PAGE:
Christopher Marlowe was born in Canterbury in 1564, the same year as his great rival William Shakespeare. Though his father was only a shoemaker, Marlowe was educated at King's School and awarded a scholarship to Corpus Christi College, Cambridge. While at Corpus Christi he studied philosophy, history, and theology.

At this point, Marlowe disappeared from university, and later speculation was that he was recruited by the government for espionage work. When he returned to Cambridge, Marlowe was refused his M.A. degree due to suspected Catholic sympathies, until the Queen's Privy Council intervened on his behalf.

In 1587 Marlowe left Cambridge again, this time for the life of a London playwright. His first major work, Tamburlaine the Great, was performed in that year.

Christopher Marlowe was a quick-tempered man, quick to anger and quick to make enemies. He spent two weeks in Newgate Gaol in 1589, charged with murder, though he was later acquitted. Although suspected of a variety of crimes ranging from heresy to homosexuality, it seems clear that Marlowe's unknown government connections kept him out of serious trouble.

Marlowe's dramatic career was only to span six short years. In that time he wrote The Jew of Malta, The Tragical History of Doctor Faustus, The Queen of Carthage, Edward II, and The Massacre at Paris. His work ranged from tragedy to historical drama, but he also wrote popular poetry such as Hero and Leander, and The Passionate Shepherd ("Come live with me and be my love; and we shall all the pleasures prove...").

The difficulty in evaluating Marlowe's work is that so few good copies exist. None of his plays was ever properly published. His great contribution to English theatre must lie in his influential use of blank verse in writing his dramatic works. Marlowe was the first to use blank verse in drama, but William Shakespeare soon followed his example to great acclaim.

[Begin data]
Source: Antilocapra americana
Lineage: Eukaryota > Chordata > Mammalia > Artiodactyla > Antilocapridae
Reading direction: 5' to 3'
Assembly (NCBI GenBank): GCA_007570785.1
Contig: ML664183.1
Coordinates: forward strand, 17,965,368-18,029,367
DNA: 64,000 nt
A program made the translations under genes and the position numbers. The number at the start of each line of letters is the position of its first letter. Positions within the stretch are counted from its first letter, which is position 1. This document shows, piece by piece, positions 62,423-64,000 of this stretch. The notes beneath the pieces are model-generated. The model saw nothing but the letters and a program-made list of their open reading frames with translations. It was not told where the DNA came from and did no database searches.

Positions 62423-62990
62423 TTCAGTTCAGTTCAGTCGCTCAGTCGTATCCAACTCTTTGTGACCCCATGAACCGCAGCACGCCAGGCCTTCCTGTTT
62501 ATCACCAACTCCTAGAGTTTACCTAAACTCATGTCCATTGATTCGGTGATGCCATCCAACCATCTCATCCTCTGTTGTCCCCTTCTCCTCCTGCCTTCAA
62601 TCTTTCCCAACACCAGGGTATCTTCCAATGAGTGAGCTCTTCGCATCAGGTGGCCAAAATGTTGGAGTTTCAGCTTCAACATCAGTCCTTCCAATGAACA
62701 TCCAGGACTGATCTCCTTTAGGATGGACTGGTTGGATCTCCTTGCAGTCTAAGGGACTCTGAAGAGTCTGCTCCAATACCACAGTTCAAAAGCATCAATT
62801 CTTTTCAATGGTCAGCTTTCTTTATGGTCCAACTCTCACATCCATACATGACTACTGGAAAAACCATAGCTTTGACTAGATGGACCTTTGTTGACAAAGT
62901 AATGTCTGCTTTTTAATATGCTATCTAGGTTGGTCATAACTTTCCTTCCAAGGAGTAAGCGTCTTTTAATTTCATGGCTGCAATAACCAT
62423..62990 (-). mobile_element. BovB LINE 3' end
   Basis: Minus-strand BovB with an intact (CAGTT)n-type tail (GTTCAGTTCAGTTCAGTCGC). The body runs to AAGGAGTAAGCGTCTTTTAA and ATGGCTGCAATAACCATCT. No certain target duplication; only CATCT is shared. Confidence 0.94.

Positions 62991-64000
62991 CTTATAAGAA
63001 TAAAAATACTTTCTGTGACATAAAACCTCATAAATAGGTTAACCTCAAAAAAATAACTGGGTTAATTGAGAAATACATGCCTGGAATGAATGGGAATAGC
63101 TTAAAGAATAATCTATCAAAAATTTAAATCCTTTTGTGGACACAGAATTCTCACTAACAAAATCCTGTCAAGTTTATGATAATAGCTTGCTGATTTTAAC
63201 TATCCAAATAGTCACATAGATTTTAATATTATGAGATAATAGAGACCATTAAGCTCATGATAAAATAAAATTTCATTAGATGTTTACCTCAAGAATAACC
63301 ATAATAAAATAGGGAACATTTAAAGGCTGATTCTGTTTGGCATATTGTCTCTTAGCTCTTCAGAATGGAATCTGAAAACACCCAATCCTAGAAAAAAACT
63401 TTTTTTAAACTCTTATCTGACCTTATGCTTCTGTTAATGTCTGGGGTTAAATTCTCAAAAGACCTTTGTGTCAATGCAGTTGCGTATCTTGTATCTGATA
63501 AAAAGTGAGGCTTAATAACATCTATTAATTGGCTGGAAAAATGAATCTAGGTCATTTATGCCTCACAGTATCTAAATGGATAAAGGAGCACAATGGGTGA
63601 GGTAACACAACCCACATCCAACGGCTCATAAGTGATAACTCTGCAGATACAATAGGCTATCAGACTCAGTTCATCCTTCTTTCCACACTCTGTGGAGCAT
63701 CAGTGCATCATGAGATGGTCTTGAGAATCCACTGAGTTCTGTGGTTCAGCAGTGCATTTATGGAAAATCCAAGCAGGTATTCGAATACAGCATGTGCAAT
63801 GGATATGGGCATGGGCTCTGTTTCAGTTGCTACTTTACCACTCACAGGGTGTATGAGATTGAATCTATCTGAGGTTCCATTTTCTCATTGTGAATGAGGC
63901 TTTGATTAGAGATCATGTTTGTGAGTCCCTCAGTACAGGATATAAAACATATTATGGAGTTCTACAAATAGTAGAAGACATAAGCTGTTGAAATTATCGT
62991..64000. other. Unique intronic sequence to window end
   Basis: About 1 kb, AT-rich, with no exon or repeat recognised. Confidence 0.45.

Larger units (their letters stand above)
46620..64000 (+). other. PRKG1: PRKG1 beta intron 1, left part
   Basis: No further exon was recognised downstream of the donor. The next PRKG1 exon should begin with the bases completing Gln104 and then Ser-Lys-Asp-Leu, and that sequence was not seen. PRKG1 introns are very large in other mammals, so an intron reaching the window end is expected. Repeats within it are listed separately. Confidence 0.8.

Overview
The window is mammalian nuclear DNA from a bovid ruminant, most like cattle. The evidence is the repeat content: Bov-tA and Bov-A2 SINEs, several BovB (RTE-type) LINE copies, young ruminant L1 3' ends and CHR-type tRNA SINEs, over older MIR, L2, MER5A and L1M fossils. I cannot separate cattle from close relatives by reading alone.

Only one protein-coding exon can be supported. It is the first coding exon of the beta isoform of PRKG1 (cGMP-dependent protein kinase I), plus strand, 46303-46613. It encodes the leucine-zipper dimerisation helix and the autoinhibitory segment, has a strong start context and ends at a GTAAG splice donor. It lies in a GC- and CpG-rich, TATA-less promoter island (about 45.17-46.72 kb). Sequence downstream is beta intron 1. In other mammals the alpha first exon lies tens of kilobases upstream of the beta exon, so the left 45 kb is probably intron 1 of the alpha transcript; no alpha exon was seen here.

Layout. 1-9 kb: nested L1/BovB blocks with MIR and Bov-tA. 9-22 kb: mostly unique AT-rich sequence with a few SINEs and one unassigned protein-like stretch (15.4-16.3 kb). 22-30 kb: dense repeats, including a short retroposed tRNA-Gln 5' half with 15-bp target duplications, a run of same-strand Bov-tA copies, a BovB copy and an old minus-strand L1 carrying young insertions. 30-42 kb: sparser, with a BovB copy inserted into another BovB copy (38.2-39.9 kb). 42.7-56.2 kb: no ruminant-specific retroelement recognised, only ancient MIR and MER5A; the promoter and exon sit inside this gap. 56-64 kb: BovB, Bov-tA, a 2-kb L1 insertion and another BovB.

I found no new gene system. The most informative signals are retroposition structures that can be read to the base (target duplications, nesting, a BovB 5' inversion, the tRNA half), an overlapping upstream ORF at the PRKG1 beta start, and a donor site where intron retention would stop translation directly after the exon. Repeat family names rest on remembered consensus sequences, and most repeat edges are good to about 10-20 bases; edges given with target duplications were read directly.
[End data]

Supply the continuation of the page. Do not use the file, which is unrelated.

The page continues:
Christopher Marlowe's death in 1593 was as shrouded in mystery as his life was clouded by controversy. The long-accepted version is that he and a close friend, one Ingram Frizer, dined in a tavern in Deptford. The two men quarrelled over paying the bill, and in the fight that followed, Marlowe grabbed Frizer's dagger and attacked him from behind. Frizer managed to wrest the dagger from Marlowe and stabbed the author fatally in the eye.

However, the truth may not be so straightforward. One week before his death, Marlowe's roommate Thomas Kyd was kidnapped and tortured by the Queen's Privy Council into implicating the author as a heretic and an atheist. A warrant was issued for his arrest, but death intervened.

Or did it? Marlowe's companions on his final night had close connections to Francis Walsingham, Elizabeth I's spymaster. Speculation has persisted that Marlowe's death was faked on Walsingham's orders, to put an end to the Privy Council's pursuit of his protege. Even more outrageous theories have surfaced that the well-educated Marlowe was actually responsible for much of the work attributed to Shakespeare.